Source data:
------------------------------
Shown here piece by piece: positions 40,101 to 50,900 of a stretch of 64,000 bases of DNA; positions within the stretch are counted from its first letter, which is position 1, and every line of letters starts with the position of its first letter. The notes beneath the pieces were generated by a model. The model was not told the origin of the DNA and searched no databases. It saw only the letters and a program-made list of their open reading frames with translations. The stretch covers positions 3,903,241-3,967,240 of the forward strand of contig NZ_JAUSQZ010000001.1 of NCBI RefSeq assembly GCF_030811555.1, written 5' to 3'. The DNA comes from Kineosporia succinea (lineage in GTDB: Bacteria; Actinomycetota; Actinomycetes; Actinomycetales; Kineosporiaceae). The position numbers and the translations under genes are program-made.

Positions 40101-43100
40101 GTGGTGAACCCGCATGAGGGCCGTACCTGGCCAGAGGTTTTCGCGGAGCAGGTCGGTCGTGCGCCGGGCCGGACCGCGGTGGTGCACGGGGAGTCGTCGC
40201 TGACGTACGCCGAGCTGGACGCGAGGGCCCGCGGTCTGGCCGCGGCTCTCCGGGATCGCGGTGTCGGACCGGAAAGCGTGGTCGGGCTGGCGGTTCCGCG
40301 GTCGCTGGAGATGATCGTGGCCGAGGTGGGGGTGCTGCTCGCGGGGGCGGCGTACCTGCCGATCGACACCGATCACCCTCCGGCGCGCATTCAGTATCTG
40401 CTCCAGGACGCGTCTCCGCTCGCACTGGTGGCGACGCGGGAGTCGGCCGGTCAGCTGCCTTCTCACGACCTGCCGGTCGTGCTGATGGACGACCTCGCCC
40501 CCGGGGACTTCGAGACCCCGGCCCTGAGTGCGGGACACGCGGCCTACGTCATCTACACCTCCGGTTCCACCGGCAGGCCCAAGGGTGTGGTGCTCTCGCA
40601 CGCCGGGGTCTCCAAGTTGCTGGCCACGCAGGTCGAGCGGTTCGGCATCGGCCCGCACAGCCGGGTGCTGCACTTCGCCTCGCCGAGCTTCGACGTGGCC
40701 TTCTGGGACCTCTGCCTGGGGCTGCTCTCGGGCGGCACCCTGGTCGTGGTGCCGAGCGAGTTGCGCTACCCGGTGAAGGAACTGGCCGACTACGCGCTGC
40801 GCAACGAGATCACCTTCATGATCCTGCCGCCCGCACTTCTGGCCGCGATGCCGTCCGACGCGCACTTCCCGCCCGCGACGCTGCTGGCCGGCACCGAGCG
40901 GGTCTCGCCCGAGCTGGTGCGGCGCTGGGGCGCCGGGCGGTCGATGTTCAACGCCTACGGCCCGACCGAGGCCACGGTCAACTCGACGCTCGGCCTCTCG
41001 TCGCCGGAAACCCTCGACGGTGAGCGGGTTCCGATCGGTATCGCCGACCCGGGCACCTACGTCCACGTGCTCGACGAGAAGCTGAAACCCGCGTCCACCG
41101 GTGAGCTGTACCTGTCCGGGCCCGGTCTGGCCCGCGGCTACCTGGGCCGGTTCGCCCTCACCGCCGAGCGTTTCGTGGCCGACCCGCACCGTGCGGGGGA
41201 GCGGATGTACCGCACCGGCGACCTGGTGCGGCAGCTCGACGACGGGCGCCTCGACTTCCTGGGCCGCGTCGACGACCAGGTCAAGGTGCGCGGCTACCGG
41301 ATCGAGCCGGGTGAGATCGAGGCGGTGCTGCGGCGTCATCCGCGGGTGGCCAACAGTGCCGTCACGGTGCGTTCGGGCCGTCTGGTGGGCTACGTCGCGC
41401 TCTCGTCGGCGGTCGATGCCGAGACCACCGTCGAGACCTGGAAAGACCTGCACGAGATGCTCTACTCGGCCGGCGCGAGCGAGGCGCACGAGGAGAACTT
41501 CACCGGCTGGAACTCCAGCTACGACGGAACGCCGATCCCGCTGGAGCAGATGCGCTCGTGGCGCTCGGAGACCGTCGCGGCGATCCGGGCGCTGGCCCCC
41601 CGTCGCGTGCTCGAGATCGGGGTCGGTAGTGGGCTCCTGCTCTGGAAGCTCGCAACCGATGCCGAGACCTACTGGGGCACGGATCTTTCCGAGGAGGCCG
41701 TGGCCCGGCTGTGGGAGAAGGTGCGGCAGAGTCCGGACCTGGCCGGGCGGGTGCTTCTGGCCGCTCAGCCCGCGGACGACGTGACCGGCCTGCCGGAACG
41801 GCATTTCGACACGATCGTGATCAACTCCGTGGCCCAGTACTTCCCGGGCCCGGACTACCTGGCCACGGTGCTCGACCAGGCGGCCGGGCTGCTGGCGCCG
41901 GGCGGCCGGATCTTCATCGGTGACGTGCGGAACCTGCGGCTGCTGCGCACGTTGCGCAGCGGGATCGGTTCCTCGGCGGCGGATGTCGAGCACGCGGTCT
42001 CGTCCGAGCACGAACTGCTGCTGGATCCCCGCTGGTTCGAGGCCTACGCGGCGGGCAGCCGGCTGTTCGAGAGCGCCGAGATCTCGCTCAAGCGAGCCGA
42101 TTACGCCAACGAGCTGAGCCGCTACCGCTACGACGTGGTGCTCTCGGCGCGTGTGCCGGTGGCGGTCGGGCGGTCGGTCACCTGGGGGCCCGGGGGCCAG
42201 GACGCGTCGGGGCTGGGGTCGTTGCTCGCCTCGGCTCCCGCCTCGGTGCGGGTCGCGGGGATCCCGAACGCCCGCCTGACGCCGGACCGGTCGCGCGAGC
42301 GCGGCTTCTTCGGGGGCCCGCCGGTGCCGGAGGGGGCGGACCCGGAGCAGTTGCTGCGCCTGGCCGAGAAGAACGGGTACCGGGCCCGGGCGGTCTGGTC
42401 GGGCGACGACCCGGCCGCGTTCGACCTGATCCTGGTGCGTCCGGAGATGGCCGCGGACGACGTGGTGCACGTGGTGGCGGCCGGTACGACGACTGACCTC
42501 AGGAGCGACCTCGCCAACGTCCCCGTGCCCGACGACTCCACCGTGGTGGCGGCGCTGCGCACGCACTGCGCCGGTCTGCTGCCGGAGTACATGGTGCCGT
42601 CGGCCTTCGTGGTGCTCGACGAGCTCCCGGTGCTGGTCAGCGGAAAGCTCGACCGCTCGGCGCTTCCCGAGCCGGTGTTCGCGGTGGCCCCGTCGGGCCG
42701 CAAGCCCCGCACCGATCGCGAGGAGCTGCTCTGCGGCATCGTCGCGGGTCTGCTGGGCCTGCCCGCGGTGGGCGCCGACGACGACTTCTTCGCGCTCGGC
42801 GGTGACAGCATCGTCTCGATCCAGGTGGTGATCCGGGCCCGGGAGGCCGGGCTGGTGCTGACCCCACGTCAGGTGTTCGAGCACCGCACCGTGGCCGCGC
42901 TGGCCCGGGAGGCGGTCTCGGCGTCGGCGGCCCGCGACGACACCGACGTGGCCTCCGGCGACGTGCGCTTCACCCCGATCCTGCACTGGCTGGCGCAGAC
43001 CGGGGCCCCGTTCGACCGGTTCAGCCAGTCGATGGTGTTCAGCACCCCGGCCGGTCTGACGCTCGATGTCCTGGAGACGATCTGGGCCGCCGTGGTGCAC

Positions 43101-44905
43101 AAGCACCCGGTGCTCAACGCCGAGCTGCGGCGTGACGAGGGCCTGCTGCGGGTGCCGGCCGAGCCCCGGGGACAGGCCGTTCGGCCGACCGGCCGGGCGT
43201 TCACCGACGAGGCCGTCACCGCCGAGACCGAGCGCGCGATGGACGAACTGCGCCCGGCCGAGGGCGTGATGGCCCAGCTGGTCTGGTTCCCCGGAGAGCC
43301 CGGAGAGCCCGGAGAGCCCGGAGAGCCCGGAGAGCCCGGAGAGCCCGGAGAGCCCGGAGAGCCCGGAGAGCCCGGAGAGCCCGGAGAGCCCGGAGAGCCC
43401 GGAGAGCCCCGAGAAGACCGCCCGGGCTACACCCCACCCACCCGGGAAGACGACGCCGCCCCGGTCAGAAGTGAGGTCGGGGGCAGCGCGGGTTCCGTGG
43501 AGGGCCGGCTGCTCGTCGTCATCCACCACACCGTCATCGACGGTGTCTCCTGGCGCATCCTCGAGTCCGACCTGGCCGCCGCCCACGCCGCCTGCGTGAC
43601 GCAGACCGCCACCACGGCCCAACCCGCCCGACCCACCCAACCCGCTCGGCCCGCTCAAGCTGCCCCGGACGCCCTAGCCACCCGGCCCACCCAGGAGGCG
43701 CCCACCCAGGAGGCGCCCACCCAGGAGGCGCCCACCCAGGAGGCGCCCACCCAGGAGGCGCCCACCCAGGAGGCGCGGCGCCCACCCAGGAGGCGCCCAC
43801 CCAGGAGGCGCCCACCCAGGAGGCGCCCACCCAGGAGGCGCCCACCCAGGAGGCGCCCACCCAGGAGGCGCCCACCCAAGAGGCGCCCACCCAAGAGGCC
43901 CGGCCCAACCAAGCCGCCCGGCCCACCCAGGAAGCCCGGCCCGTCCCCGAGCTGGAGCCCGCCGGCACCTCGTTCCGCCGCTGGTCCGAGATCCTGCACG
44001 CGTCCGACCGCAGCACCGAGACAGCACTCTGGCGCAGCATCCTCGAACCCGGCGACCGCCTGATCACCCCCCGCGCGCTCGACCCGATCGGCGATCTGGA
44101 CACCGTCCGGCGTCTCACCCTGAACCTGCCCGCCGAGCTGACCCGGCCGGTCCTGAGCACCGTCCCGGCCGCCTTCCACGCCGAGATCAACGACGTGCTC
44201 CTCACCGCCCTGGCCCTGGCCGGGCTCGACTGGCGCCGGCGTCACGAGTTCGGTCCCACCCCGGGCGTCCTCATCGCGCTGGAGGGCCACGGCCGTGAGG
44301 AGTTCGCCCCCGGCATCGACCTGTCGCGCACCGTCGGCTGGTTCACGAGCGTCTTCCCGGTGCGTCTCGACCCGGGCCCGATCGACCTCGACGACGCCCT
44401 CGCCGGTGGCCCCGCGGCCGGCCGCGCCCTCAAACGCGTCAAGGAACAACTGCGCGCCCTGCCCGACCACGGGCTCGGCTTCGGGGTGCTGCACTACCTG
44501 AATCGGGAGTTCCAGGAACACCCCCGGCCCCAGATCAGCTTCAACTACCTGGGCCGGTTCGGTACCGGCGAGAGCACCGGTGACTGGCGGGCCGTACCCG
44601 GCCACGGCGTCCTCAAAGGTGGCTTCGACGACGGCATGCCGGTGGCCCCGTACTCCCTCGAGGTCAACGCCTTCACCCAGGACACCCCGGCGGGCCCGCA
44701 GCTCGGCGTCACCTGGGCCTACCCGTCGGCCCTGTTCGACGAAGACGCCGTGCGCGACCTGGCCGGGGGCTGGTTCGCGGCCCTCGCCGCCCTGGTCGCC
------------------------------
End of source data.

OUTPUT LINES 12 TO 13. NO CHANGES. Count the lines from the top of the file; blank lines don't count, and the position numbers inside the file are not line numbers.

41001 TCGCCGGAAACCCTCGACGGTGAGCGGGTTCCGATCGGTATCGCCGACCCGGGCACCTACGTCCACGTGCTCGACGAGAAGCTGAAACCCGCGTCCACCG
41101 GTGAGCTGTACCTGTCCGGGCCCGGTCTGGCCCGCGGCTACCTGGGCCGGTTCGCCCTCACCGCCGAGCGTTTCGTGGCCGACCCGCACCGTGCGGGGGA